This story was updated after SmartCompany received the statement form Sephora.
The video game industry and culture changed substantially when women started to get involved. Whenever a successful male industry is created, a biological urge to change it comes from those with two X chromosomes. Here are three ways that women have ruined gaming culture:
who still use dating websites?
Since Kerry Devine, 32, and her friends began having children, she has noticed a stark difference between her female friends in Auburn, Wash., where she lives, and those in England and Cyprus, where she grew up. In the United States, they almost all stopped working outside the home, at least until their children were in school. Yet, she says, she can’t think of a friend in Europe who left work after her children were born.
Ms. Devine quit her job after she had her first child, a girl, four years ago, because she thought 12 weeks of maternity leave was too short. “I just didn’t want to leave her in day care or pay for the expenses of it,” she said. When she gave birth to twin boys this year, a return to work — she had been a property manager for apartment buildings — looked even less plausible.
Her story would have played out differently, she said, if she had been living in her native England. Like many European countries, Britain offers a year of maternity leave, much of it paid, and protections for part-time workers, among other policies aimed at keeping women employed.
“I would have been O.K. putting a 1-year-old baby in day care, but not a 12-week-old,” Ms. Devine said. “More flexible hours and being able to work from home part of the time definitely would have made a big difference.”
Her thinking is shared by many American women — and plays a role in a significant economic reversal. As recently as 1990, the United States had one of the top employment rates in the world for women, but it has now fallen behind many European countries. After climbing for six decades, the percentage of women in the American work force peaked in 1999, at 74 percent for women between 25 and 54. It has fallen since, to 69 percent today.
In many other countries, however, the percentage of working women has continued to climb. Switzerland, Australia, Germany and France now outrank the United States in prime-age women’s labor force participation, as do Canada and Japan.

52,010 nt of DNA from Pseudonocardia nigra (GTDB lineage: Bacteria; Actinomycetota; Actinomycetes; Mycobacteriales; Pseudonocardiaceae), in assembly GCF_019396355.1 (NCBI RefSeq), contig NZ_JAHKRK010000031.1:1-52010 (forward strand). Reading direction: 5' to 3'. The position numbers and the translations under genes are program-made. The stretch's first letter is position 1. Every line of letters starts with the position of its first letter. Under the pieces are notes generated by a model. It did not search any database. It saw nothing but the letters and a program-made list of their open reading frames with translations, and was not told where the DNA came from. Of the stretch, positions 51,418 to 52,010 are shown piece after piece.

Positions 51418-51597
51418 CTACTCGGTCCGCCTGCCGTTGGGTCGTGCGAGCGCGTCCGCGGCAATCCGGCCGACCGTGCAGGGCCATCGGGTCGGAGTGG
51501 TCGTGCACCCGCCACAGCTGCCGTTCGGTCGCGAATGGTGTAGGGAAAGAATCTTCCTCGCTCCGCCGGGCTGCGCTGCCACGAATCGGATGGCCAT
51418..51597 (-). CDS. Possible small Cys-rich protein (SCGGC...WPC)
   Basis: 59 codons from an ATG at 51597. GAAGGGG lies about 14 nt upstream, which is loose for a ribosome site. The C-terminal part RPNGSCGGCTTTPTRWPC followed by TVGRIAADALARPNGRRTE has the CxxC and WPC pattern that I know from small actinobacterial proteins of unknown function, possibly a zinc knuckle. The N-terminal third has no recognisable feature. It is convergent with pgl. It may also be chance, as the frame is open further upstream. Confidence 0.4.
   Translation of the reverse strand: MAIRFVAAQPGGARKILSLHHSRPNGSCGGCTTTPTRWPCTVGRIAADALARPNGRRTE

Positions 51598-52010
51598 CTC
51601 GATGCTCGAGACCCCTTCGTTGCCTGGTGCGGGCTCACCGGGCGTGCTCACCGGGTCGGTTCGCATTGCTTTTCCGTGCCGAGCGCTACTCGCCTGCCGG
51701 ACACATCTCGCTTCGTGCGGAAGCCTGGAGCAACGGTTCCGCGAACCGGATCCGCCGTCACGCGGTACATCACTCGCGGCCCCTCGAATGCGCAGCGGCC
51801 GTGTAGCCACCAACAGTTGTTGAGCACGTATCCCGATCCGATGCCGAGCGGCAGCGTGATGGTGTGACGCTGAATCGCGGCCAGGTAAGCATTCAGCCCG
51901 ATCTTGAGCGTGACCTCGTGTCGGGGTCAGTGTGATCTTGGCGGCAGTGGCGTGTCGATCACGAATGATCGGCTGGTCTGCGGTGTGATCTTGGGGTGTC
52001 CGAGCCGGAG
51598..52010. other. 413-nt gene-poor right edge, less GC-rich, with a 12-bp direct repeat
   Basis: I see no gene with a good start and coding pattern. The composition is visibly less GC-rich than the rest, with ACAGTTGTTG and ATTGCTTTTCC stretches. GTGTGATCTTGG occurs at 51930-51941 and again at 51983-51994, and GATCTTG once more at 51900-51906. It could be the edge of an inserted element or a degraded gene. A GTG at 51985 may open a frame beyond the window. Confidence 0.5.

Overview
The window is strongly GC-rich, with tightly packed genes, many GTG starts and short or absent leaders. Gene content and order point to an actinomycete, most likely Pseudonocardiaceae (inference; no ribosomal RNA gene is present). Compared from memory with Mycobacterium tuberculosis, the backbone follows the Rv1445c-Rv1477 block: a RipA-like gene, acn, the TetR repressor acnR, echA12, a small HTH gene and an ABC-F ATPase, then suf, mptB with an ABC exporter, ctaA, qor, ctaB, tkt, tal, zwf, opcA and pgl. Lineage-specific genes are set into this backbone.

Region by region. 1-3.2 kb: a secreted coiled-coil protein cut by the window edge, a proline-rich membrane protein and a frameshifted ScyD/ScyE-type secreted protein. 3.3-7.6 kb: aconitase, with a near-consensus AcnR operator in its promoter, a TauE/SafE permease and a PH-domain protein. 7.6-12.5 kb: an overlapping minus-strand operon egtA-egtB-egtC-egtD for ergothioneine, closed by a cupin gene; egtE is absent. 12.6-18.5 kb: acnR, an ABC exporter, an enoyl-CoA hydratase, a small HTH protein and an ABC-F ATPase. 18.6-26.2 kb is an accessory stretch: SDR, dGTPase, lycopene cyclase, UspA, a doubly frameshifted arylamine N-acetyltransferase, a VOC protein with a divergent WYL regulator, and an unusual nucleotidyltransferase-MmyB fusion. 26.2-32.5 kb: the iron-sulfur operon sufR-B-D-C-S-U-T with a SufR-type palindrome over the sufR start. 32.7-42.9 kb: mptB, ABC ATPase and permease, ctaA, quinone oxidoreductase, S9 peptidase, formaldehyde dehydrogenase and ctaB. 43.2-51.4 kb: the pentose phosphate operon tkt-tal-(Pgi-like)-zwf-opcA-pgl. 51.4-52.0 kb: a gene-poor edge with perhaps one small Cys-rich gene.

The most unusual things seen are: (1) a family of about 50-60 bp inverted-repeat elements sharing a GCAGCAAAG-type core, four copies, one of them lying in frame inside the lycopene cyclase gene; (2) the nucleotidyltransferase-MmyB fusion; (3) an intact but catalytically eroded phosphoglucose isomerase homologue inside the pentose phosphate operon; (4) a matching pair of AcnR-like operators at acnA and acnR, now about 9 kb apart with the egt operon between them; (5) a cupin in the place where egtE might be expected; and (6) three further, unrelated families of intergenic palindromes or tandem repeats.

While the downturn and the weak economy of recent years have eliminated many of the jobs women held, a lack of family-friendly policies also appears to have contributed to the lower rate. In a New York Times/CBS News/Kaiser Family Foundation poll of nonworking adults aged 25 to 54 in the United States, conducted last month, 61 percent of women said family responsibilities were a reason they weren’t working, compared with 37 percent of men. Of women who identify as homemakers and have not looked for a job in the last year, nearly three-quarters said they would consider going back if a job offered flexible hours or allowed them to work from home.
When it rains, it pours racist comments about bad Asian drivers! With the Pineapple Expressrainstorm moving through California this week, folks are taking to Twitter to blame bad driving on the wet roads on Asian folks. They’re repeating the age-old racist trope that Asians (especially women) are bad drivers.
LAist first noticed that Plastic Jesus—a local street artist who was responsible for erecting aneight-foot Oscars statue replica with a heroin needle in its arm in Hollywood earlier this year—posted a racist tweet about Asian drivers, we decided to see who else in California was doing the same.
NPR reported that when South Korean-based Asiana Airlines Flight 214 crashed-landed in San Francisco last July, a slew of racist “Asians can’t drive” tweets erupted over the internet.
Claire Jean Kim, associate professor of political science and Asian American Studies at the University of California Irvine, talked to CNN about the problems with this: “Those kinds of jokes reflect a deeper view of Asian Americans as culturally different and inferior. That’s not a joke, that has material effects. It leads to a general sense, even those who are born here in the U.S., they simply don’t belong.”